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Trump allies' secret work to overturn 2020 election detailed in new text messages

The text messages, obtained by CNN, help illuminate how far the Trump White House and its allies secretly tried to go to overturn the 2020 election.
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WASHINGTON — A new tranche of text messages published Monday between former White House chief of staff Mark Meadows and allies of former President Donald Trump, sent in the months after the 2020 election, offers new insight into the efforts to overturn Joe Biden's election victory.

The text messages, which were obtained by CNN, help illuminate how far the Trump White House and its allies secretly tried to go to overturn the 2020 election, including failed efforts by Meadows to contact Georgia Secretary of State Brad Raffensperger.

Meadows provided the 2,319 text messages to the House committee investigating the Jan. 6 attack on the U.S. Capitol. CNN did not say how it obtained the messages, some of which were published on its website.

NBC News has not been able to independently confirm all of the text messages. The Jan. 6 committee refused to confirm the veracity of the texts or to comment on them. NBC News has also reached out to those who sent or received texts, including a representative for Meadows, and has not received responses from most of them.

The text messages offer another glimpse into the inner workings of the White House after Trump lost the 2020 election and then as the Jan. 6 riot unfolded. Publicly, Trump and his allies were working to overturn his election defeat by persuading state officials in places like Georgia and Arizona to negate the will of their voters, but behind closed doors the effort was even more frantic.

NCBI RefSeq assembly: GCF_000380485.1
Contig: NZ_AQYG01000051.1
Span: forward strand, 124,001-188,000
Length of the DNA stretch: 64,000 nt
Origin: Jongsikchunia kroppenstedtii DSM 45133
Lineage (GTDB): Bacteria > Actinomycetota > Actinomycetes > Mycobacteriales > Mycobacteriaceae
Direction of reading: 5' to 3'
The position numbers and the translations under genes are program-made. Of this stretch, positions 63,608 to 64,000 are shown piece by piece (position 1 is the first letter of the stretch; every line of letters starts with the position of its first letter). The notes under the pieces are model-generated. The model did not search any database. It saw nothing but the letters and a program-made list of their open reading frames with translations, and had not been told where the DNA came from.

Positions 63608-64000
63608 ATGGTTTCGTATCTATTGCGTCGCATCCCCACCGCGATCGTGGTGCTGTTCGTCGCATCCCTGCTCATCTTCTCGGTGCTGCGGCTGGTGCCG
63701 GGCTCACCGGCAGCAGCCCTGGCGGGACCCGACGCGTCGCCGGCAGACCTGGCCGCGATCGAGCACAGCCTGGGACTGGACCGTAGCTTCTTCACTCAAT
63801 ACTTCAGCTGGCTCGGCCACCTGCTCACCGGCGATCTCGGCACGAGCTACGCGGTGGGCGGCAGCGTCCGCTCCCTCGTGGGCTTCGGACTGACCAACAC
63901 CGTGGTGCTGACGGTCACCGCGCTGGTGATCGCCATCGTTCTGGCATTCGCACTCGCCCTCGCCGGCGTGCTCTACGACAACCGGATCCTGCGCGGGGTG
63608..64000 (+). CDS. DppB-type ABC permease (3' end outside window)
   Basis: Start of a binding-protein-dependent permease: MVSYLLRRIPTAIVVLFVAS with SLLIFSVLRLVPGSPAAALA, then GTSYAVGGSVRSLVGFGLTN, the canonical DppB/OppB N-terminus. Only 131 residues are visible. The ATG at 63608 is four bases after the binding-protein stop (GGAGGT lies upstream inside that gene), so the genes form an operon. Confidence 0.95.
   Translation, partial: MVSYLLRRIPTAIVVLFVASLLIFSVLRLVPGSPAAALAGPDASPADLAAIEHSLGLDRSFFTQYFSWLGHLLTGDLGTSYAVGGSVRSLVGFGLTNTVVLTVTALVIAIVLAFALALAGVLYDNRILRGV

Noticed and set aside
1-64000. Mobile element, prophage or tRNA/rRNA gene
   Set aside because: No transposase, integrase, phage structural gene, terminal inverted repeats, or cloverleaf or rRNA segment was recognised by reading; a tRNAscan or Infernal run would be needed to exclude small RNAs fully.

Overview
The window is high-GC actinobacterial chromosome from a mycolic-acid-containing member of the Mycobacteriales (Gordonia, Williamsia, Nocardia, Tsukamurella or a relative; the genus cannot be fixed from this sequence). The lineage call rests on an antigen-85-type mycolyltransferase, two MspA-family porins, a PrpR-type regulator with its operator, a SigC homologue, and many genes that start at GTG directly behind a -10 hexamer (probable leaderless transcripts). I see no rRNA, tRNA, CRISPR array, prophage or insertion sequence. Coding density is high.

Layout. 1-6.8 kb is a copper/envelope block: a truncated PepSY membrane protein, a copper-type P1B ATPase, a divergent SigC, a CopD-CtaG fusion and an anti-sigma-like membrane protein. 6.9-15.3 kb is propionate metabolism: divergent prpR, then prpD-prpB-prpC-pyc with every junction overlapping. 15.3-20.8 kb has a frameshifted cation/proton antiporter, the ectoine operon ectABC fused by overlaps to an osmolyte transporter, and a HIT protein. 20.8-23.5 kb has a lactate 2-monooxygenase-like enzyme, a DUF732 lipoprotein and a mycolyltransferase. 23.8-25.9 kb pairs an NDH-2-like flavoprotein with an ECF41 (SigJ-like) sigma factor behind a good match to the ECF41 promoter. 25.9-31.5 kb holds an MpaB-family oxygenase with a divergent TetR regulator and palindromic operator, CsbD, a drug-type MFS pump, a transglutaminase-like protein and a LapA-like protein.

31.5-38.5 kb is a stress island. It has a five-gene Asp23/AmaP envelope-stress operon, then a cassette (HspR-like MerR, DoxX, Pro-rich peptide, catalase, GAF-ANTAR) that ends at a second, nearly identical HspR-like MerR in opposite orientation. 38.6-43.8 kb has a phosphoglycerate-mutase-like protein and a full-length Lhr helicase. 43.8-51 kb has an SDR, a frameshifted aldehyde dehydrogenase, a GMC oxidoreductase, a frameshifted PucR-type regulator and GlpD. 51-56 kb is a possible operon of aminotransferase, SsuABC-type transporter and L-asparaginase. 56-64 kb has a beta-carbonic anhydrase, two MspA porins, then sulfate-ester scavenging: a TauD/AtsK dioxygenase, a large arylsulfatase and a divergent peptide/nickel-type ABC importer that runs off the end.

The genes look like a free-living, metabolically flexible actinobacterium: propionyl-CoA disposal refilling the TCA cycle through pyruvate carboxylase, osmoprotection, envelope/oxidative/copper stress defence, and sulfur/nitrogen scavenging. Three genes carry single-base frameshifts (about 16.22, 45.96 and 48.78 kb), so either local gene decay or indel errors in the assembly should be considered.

The messages also show how efforts to substantiate conspiracy theories that were fomented on the internet were circulating in the White House and fixating Trump himself.

Several days after Biden was declared the winner, Trump political aide Jason Miller texted Meadows on Nov. 13, 2020, flagging that he had emailed him a "backgrounder" on Dominion Voting Systems, which sells voting software and machines.

"Lots there re: functionality problems, not much there on Dem/Soros conspiracy connections," Miller texted Meadows. "Will defer to you on whether or not to share full report with POTUS. POTUS is clearly hyped up on them, not just from his tweets, but he also called me and Justin separately last night to complain."